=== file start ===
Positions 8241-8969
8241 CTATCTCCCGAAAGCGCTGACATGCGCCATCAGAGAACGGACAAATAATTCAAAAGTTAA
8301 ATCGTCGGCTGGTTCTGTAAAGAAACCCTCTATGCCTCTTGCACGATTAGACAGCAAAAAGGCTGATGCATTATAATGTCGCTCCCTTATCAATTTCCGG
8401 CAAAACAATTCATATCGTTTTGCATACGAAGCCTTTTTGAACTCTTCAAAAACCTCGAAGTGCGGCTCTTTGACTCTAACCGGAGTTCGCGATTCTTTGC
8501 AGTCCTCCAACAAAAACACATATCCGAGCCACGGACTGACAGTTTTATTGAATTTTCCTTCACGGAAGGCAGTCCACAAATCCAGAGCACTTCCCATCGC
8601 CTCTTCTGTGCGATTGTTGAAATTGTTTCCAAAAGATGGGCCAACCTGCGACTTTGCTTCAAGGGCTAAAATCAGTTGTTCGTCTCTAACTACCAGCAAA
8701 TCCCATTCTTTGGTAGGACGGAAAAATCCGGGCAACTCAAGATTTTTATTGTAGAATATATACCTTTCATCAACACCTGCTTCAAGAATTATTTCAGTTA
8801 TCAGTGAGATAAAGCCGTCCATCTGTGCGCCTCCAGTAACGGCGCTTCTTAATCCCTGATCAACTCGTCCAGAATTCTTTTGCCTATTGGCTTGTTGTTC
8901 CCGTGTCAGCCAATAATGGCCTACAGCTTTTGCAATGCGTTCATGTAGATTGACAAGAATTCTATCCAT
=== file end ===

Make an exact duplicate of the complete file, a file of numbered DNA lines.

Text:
Positions 8241-8969
8241 CTATCTCCCGAAAGCGCTGACATGCGCCATCAGAGAACGGACAAATAATTCAAAAGTTAA
8301 ATCGTCGGCTGGTTCTGTAAAGAAACCCTCTATGCCTCTTGCACGATTAGACAGCAAAAAGGCTGATGCATTATAATGTCGCTCCCTTATCAATTTCCGG
8401 CAAAACAATTCATATCGTTTTGCATACGAAGCCTTTTTGAACTCTTCAAAAACCTCGAAGTGCGGCTCTTTGACTCTAACCGGAGTTCGCGATTCTTTGC
8501 AGTCCTCCAACAAAAACACATATCCGAGCCACGGACTGACAGTTTTATTGAATTTTCCTTCACGGAAGGCAGTCCACAAATCCAGAGCACTTCCCATCGC
8601 CTCTTCTGTGCGATTGTTGAAATTGTTTCCAAAAGATGGGCCAACCTGCGACTTTGCTTCAAGGGCTAAAATCAGTTGTTCGTCTCTAACTACCAGCAAA
8701 TCCCATTCTTTGGTAGGACGGAAAAATCCGGGCAACTCAAGATTTTTATTGTAGAATATATACCTTTCATCAACACCTGCTTCAAGAATTATTTCAGTTA
8801 TCAGTGAGATAAAGCCGTCCATCTGTGCGCCTCCAGTAACGGCGCTTCTTAATCCCTGATCAACTCGTCCAGAATTCTTTTGCCTATTGGCTTGTTGTTC
8901 CCGTGTCAGCCAATAATGGCCTACAGCTTTTGCAATGCGTTCATGTAGATTGACAAGAATTCTATCCAT